A man wearing an apron that says "the Black Thumb" waters potted orchids in a sunny room.
Terry Richardson caring for his orchids.
(Allen J. Schaben / Los Angeles Times)
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  • Terry Richardson, a.k.a the Black Thumb, is a physical therapist who teaches about orchid care on Instagram as @theblkthumb. In 2023 he wants to “increase self-sustainability through expanding our veggie garden,” he wrote, “and use plant care more as a mindful practice, a kind of meditation done with gratitude. I want to get back to using plant care as a way to ground myself, check in with myself and spark gratitude in the growth.”
A smiling man stands next to trays of seedlings in a greenhouse.
Tim Becker, director of horticulture for the Theodore Payne Foundation.
(Marie Astrid Gonzalez)

  • Tim Becker, horticulture director of the Theodore Payne Foundation, sees water conservation as “one of the most pressing issues of our generation,” he wrote. So at his West Adams home Becker wants to “capture, infiltrate and sequester as much precipitation, greywater and recycled water as possible. This means rain swales, redirecting gutters, installing rain barrels, putting in some pumps, designing my space appropriately, applying mulch and being hyper aware about how much precious potable water is put down.”
Yvonne Savio walks through her garden.
Master gardener Yvonne Savio walks through her garden at home in Pasadena.
(Los Angeles Times)

  • Yvonne Savio, master gardener and creator of GardeninginLA.net, wants more flower bulbs and salvias around her Pasadena home. Salvia (a.k.a. sage) comes in many varieties, “and I’ve been thoroughly impressed with their growth filling in the garden with their attractive foliage and colors,” she wrote. And bulbs “come up each year despite increased heat and lessened water ... and I don’t have to do anything more with them. They multiply in place, and then I dig up the clumps, spread them throughout my garden and give them to gardening friends.”

Now here are plant-related activities for January. If you’d like to include events in my monthly garden calendar, email information by the third week of the preceding month to jeanette.marantos@latimes.com.

Jan. 7, 21 and Feb. 4
Foundations of native plant gardening, nine hours of instruction over three days by botanist Terry Huang from 9 a.m. to noon each day at the Theodore Payne Foundation, 10459 Tuxford St. in Sun Valley. Huang, director of living collections, learning and engagement at South Coast Botanic Garden, will discuss seed saving, rhythms of our climate, personalities of the state’s unique flora and “how to better garden with the earth.” Expect classes to be taught indoors and out. Class sizes will be small, and advance registration is required. $420 ($350 for foundation members). theodorepayne.org

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Jan. 10
The Orange County Organic Gardening Club presents “Caring for Your Garden Tools,” a free workshop taught by master gardeners Jon Schara and Ed Andrade about how to clean, sharpen, disinfect and protect garden tools, 7 p.m at Centennial Farm in the Orange County Fairgrounds, 88 Fair Drive in Costa Mesa. Bring your clippers or other tools to the club’s January meeting, which is open to all. facebook.com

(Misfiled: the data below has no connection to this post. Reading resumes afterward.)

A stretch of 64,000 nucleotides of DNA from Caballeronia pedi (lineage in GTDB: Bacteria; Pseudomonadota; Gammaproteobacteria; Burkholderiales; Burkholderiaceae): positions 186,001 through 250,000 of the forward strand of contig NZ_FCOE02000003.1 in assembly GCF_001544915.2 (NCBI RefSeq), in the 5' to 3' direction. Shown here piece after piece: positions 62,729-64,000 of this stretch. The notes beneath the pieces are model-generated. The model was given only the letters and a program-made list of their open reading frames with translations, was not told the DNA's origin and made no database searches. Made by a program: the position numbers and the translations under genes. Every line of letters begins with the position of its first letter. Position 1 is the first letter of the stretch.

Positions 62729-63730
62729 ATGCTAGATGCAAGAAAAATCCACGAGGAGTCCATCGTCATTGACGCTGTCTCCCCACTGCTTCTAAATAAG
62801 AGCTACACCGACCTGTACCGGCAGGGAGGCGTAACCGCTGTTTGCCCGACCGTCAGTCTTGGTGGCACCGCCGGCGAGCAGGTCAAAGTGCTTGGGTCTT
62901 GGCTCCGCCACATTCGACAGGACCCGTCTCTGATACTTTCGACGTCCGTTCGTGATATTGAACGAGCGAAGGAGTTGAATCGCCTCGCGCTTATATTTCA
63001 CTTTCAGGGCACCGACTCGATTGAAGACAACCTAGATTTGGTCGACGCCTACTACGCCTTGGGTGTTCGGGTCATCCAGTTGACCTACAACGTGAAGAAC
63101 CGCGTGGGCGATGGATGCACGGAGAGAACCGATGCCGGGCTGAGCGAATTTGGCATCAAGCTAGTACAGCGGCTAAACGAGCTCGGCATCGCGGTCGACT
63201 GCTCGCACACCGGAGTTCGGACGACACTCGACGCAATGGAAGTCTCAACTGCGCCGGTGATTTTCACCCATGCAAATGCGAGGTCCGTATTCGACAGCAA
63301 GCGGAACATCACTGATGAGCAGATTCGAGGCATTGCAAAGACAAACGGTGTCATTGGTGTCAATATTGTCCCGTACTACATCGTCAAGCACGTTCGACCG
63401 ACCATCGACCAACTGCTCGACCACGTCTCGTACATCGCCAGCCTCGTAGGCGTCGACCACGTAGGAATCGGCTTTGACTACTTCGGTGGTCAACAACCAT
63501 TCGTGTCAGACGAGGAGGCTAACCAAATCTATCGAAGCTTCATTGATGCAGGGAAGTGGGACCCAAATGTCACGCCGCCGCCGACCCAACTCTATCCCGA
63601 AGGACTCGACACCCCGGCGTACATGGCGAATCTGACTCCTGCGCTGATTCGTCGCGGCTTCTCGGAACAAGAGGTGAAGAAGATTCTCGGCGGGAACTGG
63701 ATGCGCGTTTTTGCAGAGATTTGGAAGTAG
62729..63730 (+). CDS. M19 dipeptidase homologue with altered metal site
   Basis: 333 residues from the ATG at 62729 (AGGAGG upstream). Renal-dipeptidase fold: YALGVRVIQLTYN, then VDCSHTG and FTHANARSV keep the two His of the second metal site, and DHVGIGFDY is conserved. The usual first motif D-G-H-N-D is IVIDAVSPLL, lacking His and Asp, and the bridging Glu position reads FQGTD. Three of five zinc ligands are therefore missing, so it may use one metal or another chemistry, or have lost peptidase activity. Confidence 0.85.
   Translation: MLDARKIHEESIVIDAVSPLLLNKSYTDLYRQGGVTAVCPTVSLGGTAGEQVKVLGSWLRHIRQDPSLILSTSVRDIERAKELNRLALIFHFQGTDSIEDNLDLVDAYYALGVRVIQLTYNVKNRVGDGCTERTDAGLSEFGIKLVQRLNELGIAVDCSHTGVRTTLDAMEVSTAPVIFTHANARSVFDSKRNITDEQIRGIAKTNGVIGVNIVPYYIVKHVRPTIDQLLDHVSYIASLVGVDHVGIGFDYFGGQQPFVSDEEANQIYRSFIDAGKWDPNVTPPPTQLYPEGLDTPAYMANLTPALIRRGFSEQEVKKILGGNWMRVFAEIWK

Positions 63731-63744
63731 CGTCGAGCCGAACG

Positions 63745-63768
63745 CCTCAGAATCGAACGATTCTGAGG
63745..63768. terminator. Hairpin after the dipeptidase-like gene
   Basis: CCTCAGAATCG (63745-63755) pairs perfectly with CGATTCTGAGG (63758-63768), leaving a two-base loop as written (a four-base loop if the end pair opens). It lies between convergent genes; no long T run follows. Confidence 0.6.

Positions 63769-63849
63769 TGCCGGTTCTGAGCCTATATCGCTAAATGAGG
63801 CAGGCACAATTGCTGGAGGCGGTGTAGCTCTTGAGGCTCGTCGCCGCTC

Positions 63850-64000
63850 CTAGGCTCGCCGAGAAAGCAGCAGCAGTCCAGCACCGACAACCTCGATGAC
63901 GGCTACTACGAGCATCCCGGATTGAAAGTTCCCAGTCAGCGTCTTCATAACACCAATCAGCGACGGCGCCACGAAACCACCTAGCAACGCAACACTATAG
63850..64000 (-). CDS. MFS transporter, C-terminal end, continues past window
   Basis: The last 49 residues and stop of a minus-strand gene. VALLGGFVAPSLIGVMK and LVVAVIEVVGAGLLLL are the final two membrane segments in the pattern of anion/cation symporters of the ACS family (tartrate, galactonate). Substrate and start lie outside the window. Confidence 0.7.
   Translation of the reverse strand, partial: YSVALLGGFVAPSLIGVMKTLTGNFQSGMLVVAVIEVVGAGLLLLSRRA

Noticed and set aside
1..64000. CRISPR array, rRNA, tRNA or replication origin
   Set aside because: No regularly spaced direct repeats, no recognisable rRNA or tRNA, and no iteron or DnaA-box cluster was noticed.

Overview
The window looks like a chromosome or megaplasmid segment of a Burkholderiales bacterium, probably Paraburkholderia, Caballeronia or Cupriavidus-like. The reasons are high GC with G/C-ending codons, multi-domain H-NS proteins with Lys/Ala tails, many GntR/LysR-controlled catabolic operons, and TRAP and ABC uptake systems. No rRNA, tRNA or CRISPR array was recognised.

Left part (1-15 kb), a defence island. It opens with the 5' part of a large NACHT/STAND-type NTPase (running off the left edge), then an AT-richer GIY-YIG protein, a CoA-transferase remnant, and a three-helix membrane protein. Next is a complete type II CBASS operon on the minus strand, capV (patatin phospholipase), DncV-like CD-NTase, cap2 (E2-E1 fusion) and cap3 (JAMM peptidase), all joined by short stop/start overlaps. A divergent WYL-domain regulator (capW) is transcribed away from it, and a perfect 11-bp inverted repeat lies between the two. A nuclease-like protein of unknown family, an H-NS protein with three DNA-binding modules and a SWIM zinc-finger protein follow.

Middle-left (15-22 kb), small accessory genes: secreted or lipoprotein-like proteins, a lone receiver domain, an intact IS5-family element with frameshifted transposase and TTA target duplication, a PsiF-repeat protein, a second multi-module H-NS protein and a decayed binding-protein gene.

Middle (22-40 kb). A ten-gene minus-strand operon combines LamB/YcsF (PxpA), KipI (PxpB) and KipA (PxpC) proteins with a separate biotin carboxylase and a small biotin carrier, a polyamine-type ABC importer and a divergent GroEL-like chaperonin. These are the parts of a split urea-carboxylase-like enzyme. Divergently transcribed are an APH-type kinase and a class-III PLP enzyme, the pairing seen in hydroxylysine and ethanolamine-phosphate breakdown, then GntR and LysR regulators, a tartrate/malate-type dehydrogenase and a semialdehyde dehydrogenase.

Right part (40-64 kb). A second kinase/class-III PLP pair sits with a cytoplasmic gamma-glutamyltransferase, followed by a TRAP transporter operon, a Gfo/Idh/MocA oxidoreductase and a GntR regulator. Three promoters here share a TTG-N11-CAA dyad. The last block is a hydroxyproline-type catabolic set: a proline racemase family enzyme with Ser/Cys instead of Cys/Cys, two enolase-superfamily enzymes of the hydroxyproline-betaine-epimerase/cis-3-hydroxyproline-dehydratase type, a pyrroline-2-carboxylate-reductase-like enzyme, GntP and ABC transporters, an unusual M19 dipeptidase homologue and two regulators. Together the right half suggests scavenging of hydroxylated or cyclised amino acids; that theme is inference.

Jan. 12
Rose culture and pruning, a talk about rose care in California by John Bishop, horticulture director emeritus for the Sherman Library & Gardens, from 10 to 11:30 a.m. at the gardens, 2647 E. Coast Highway in Corona Del Mar. Tickets are $20 ($10 members). thesherman.org

Sherman Library & Gardens Lunch & Lecture presents notable gardens of England with master gardener Yvonne Savio, creator of GardeninginLA.net. Savio will discuss her visits to the Chelsea Flower Show, King Charles’ Highgrove Organic Sustainable Garden and the garden of Marjery Fish, the “mother” of cottage gardening, and techniques she learned there that can be applied to gardens in Southern California. Lunch begins at 11:30 a.m. and the talk begins at noon at 2647 E. Coast Highway in Corona del Mar. Tickets for the lunch and lecture are $50 ($40 for members). Lecture only is $5 (members enter free). thesherman.org

Poachers are stealing wild white sage at an alarming rate from its Southern California habitat and selling it to smudge stick makers. Here’s how to save the native plant.

Free screening of “Saging the World,” a short 2022 documentary about white sage poaching, by Rose Ramirez and Deborah Small in partnership with the California Native Plant Society, at Friendship Auditorium, 3201 Riverside Drive in Griffith Park. The doors open at 7 p.m., with snacks available, and the film begins at 7:30 p.m. followed by a discussion and Q&A session with filmmaker Ramirez, a California Indian basketweaver of Chumash and Yaqui descent, and botanist Rico Ramirez of the Gabrielino-Shoshone Nation. The event is co-sponsored by the Theodore Payne Foundation; Southern California Horticultural Society, Los Angeles/Santa Monica Mountains chapter; and San Gabriel Mountains chapter of the California Native Plant Society. Admission is free, but registration is required by Jan. 10. eventbrite.com

Jan. 13
Bare-root rose sale and rose talk by Tom Carruth, former rose breeder and current curator of the rose collection at the Huntington Library, Art Museums & Botanical Gardens, 2:30 to 5 p.m. at the Huntington’s Rothenberg Hall. Carruth will review the roses available at the sale, discussing colors, scents, growth habits and best planting practices. Bare-root roses will be available for purchase after the talk. Free with advance reservation. huntington.org

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Propagating California native plants from seed is a hands-on workshop taught by horticulturist Alejandro Lemus from 9:30 a.m. to noon at the Theodore Payne Foundation, 10459 Tuxford St. in Sun Valley. The workshop covers basic seed physiology, seed viability, germination cues and pretreatments, sowing and aftercare. Each participant will leave with a flat of 50 starts for their own garden. Advance registration required. $85 ($75 members). theodorepayne.org

California native plants have many pros, but their potent scents are the biggest draw of all. Gardening experts share the most fragrant native plants.